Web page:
What An Aging Population Means For The Future Of The Internet

FORT WASHINGTON — the item’s late morning as well as roughly 25 senior citizens are learning how to talk to Siri. They pick up their iPads as well as press the home button, as well as pings echo around the room as Siri asks what she can do to help.

“Siri, what’s the closest coffee shop?” one woman asks.

“Sorry I’m having trouble with the connection, please try again?” Siri says.

A handful of employees with AARP, the national nonprofit focused on Americans age 50 as well as older, hover behind the participants as well as jump in to help. They’re in Fort Washington, Maryland, to deliver four free workshops about how to use an iPad. Participants learn how to turn the item on, what an app is usually, how to text, as well as how to flip the camera to take a selfie, among different activities.

Janae Wheeler, an AARP community manager, has been giving these workshops since 2016, as well as has perfected her delivery. She suggests people open an app by pressing its icon “as nicely as you might tap a baby’s nose.” During the section on text messaging, she reminds the group not to “write a textbook in your text message” as well as advises in which LOL “used to mean ‘lots of love,’ yet doesn’t anymore.”

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“We have an important goal of bridging the digital divide,” Wheeler told the group at the start of the day. “Being in tune with technology enables you to genuinely connect with all the things as well as people you care about.”

the item’s a comforting message, yet the reality is usually more urgent. Although many older Americans have, like the rest of us, embraced the tools as well as playthings of the technology industry, a growing body of research shows they have disproportionately fallen prey to the dangers of internet misinformation as well as risk being further polarized by their online habits. While in which matters much to them, the item’s also a massive challenge for society given the outsize role older generations play in civic life, as well as demographic adjustments in which are increasing their power as well as influence.

People 65 as well as older will soon make up the largest single age group from the United States, as well as will remain in which way for decades to come, according to the US Census. This kind of massive demographic shift is usually occurring when This kind of age group is usually moving online as well as onto Facebook in droves, deeply struggling with digital literacy, as well as being targeted by a wide range of online bad actors who try to feed them fake news, infect their devices with malware, as well as steal their money in scams. Yet older people are largely being left out of what has become something of a golden age for digital literacy efforts.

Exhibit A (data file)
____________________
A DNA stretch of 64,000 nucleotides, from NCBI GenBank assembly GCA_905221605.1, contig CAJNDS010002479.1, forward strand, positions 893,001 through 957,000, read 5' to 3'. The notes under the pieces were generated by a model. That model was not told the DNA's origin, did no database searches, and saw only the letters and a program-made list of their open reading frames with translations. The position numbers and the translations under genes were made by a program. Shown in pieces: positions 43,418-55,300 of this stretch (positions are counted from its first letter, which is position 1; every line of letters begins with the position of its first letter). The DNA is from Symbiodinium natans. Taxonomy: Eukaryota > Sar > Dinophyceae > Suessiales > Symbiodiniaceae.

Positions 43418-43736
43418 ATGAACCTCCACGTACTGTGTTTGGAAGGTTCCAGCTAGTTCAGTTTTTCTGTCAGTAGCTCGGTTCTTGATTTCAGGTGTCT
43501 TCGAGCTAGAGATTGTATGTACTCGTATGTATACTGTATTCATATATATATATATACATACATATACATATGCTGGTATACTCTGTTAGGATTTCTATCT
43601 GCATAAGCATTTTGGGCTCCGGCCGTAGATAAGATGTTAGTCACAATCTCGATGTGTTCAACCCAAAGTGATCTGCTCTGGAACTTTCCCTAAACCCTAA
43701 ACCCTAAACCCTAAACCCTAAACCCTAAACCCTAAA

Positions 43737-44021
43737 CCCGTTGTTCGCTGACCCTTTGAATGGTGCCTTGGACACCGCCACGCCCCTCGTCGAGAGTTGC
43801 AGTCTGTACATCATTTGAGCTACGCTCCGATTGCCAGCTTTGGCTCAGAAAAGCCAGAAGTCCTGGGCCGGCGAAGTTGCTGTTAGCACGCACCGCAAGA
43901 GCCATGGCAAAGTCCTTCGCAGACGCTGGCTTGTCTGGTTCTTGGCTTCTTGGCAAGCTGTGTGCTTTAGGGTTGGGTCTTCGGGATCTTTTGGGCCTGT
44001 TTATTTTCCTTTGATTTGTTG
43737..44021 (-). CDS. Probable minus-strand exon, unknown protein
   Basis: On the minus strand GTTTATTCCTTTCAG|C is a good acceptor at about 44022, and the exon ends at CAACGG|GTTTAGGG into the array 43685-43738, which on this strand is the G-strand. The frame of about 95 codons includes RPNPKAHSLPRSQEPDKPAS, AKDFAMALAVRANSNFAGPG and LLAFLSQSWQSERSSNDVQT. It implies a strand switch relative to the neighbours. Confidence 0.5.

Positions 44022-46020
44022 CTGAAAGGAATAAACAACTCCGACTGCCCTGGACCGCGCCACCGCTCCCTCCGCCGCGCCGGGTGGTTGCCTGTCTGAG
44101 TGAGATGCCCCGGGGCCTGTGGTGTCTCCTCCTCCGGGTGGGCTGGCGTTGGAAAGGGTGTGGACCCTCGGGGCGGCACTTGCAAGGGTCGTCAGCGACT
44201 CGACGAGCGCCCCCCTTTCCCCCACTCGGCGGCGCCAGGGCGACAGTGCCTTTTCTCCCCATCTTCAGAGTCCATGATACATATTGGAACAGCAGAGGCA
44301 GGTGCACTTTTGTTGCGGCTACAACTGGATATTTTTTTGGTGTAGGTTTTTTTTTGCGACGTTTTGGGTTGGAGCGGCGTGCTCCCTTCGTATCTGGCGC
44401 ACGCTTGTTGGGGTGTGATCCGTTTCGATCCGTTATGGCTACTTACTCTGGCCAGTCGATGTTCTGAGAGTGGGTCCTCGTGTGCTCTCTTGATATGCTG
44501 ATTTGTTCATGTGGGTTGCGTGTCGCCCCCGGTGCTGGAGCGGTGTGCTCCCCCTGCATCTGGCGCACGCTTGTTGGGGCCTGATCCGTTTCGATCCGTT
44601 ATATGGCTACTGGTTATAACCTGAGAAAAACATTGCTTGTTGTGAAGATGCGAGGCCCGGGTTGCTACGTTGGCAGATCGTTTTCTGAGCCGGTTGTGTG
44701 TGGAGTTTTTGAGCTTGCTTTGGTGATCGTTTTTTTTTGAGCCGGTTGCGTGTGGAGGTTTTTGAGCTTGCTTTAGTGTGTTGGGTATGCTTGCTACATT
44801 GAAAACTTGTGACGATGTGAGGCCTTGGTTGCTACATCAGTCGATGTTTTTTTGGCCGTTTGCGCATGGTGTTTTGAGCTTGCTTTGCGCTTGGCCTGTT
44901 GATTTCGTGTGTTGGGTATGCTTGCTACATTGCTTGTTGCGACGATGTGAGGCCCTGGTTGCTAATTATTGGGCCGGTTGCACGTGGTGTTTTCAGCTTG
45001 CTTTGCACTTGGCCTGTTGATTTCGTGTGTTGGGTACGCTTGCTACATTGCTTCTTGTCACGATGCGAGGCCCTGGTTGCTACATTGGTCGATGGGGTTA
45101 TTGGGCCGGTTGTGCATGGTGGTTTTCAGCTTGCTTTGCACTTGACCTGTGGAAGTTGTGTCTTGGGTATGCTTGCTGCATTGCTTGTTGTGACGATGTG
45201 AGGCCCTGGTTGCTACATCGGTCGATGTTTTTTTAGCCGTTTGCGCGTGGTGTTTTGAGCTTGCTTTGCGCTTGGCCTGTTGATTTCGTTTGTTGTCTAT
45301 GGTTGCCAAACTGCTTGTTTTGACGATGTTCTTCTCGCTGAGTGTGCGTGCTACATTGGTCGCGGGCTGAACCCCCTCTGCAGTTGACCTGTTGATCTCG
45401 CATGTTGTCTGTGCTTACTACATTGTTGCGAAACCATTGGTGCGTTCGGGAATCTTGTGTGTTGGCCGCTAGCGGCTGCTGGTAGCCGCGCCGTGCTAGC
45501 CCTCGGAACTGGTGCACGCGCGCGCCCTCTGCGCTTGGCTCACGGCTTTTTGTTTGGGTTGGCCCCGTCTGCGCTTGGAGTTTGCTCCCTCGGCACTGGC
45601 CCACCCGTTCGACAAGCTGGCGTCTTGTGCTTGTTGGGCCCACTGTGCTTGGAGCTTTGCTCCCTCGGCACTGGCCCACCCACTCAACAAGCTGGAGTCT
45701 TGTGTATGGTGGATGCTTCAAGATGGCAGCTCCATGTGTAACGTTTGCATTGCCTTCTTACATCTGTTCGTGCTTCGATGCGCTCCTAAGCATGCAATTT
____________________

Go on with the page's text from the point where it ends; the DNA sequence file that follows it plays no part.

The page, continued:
Since the 2016 election, funding for digital literacy programs has skyrocketed. Apple just announced a major donation to the News Literacy Project as well as two related initiatives, as well as Facebook partners with similar organizations. yet they primarily focus on younger demographics, even as the next presidential election grows closer.

This kind of means the very people who struggle the most with digital information as well as technology risk being left to fend for themselves in an environment where they’re being targeted as well as exploited precisely because of their vulnerabilities.

Older people are also more likely to vote as well as to be politically active in different ways, such as generating political contributions. They are wealthier as well as therefore wield tremendous economic power as well as all of the influence in which comes with the item. With more as well as more older people going online, as well as future 65-plus generations already there, the online behavior of older people, as well as their rising power, is usually incredibly important — yet often ignored.

Four recent studies found in which older Americans are more likely to consume as well as share false online news than those in different age groups, even when controlling for factors such as partisanship. different research has found in which older Americans have a poor or inaccurate grasp of how algorithms play a role in selecting what information is usually shown to them on social media, are worse than younger people at differentiating between reported news as well as opinion, as well as are less likely to register the brand of a news site they consume information coming from.

Those digital as well as news consumption habits intersect with key characteristics of older Americans, such as being more likely to live in rural as well as isolated areas, as well as, perhaps in part as a result, to experience a high degree of loneliness. A survey conducted by AARP of Americans found in which 36% of people ages 60–69 were lonely, while 24% of those ages 70 as well as older registered as lonely. (The survey focused on adults over 45.)

As a result, the item’s today essential to better understand the effects of social media, loneliness, as well as a lack of digital literacy on older people, according to Vijeth Iyengar, a psychologist focused on aging at the US Department of Health as well as Human Services, as well as Dipayan Ghosh, a fellow at the Harvard Kennedy School.

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“With recent evidence in which older adults are much more likely to disseminate fake news compared with their younger counterparts, coupled with the projected growth with This kind of population segment from the decades to come, the item is usually crucial to advance our understanding of the factors affecting the ways in which older adults engage with these platforms as well as how in turn these platforms are affecting how they function in society,” they wrote in a recent article for Scientific American.

“They’re alone, relatively wealthy, alienated, as well as stuck in places where they don’t know anybody as well as feel angry.”

Kevin Munger, a political scientist who studies the online habits of older Americans as well as their effect on politics, painted a stark image of the reality for many older Americans as well as their relationship with the internet.